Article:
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New South American site reveals extraordinary fossils from the end of the age of the dinosaurs

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The recent unearthing of a remarkable fossil site in Argentina is offering fresh insights into life towards the end of the Cretaceous period, just prior to the extinction of non-avian dinosaurs.

During the Geological Society of America’s GSA Connects 2023 meeting, Matthew Lamanna, a principal dinosaur researcher at the Carnegie Museum of Natural History, presented exciting fossil discoveries from the Cañadón Tomás Quarry, situated in the Patagonia region of southern Argentina.

Lamanna highlights the scarcity of knowledge regarding Cretaceous dinosaurs and other vertebrates in the Southern Hemisphere compared to the Northern Hemisphere. This imbalance in understanding biodiversity and evolution motivates the investigation into how non-avian dinosaurs in the southern hemisphere fared during the Cretaceous-Paleogene boundary.

The discovery of the Cañadón Tomás site in early 2020 during petroleum exploration led to the unearthing of dinosaur fossils during a paleontological impact study. Noelia Cardozo, a UNPSJB PhD student involved in the research team, recalls the gradual expansion of excavations after the initial recovery of dinosaur bones in 2020, leading to the subsequent discovery of hadrosaur fossils of varying sizes.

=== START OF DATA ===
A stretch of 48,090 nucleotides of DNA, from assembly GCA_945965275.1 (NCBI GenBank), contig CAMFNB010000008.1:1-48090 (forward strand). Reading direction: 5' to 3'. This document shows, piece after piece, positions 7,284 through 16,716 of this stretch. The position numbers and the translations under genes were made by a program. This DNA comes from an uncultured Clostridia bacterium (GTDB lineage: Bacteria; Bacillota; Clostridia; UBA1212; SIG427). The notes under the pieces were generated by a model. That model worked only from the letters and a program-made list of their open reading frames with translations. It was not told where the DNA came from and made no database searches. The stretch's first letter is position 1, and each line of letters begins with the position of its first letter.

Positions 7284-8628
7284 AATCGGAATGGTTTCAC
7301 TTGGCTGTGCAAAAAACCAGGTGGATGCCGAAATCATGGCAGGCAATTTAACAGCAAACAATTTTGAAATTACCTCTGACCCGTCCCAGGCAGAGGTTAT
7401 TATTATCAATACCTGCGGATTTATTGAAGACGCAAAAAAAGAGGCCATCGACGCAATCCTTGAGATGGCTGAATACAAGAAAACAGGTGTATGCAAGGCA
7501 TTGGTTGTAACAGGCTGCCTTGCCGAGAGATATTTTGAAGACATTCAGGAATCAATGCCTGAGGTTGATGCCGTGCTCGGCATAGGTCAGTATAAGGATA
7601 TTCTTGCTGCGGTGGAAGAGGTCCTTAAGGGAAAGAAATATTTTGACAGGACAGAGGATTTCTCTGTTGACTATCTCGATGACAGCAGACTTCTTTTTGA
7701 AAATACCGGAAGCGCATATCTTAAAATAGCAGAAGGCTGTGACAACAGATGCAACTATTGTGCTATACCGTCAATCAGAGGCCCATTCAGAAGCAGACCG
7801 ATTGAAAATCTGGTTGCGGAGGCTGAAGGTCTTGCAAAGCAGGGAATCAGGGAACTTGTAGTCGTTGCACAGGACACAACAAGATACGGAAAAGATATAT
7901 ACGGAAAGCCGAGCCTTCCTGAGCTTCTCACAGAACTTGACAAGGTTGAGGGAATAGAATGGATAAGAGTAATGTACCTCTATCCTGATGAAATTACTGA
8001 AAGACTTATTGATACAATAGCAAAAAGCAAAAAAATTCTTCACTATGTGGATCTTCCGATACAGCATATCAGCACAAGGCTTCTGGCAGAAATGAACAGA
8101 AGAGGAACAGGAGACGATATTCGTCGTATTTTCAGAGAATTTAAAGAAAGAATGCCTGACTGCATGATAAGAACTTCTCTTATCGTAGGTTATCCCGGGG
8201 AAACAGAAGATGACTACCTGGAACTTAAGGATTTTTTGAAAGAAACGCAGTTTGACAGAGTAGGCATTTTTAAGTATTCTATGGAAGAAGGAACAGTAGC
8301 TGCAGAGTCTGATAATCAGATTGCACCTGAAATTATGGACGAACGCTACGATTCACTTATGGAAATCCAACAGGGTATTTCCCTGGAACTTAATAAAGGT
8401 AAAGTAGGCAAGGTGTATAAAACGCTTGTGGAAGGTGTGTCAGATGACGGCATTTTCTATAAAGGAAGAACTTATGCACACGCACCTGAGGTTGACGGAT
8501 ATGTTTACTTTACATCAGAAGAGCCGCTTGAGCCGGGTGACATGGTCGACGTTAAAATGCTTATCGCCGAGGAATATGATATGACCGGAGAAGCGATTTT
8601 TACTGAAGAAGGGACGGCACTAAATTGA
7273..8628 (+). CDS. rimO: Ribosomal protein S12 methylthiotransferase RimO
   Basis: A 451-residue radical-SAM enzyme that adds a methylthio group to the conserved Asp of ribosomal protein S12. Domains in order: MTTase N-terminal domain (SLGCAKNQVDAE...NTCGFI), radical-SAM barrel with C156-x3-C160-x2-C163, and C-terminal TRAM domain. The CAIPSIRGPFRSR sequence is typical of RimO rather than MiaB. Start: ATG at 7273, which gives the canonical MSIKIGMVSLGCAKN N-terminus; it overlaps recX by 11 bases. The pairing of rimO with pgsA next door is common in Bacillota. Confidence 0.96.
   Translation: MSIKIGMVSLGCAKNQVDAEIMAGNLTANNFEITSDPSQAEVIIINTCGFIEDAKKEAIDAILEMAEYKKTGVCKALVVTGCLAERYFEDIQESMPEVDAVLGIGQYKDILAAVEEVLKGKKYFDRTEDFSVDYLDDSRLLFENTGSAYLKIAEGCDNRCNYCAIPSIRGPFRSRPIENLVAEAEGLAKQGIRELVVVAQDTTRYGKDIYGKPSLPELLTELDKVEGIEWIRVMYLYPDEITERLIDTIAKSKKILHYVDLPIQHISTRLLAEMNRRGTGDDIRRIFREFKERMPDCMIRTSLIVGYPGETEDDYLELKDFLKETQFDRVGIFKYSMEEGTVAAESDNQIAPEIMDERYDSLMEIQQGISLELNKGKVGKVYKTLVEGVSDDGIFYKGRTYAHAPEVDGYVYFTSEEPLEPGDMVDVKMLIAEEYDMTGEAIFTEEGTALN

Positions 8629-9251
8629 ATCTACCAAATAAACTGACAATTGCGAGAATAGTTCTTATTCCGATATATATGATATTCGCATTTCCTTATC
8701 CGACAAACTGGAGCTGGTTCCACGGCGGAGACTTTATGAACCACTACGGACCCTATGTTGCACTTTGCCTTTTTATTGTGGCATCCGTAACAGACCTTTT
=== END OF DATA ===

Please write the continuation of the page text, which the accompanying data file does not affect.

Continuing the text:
The site may have preserved a social group or herd of related hadrosaur individuals buried together, hinting at intriguing investigations ahead. Additionally, the team uncovered remains from two predatory dinosaurs, along with fascinating finds of rare small-bodied vertebrates.

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Among these discoveries are a snake vertebra, likely a madtsoiid, marking the first Cretaceous snake found in the Golfo San Jorge Basin. Another significant find was the upper jaw containing teeth of a reigitheriid, a small mammal, a rarity within a site known mainly for its dinosaur record.

The remarkable discovery of the mammal jaw, the first Cretaceous mammal found in the Golfo San Jorge Basin, highlights the importance of comprehending mammalian life in the Cretaceous period. The excavation work at Cañadón Tomás promises further exciting discoveries as it continues.

UNPSJB Ph.D. student Bruno Alvarez notes the substantial diversity and quantity of materials being unearthed at the site, underscoring the need for extensive fieldwork to uncover and study more fossils.

Lamanna expresses eagerness about future discoveries from Cañadón Tomás, anticipating that the site could offer significant insights into Cretaceous-Paleogene faunal dynamics, extinction processes in the Southern Hemisphere, and potentially unveil new animal species. Overall, Cañadón Tomás stands as a site with enormous potential, sparking high excitement and anticipation among the researchers involved.

Header Image Credit : Kara Fikse

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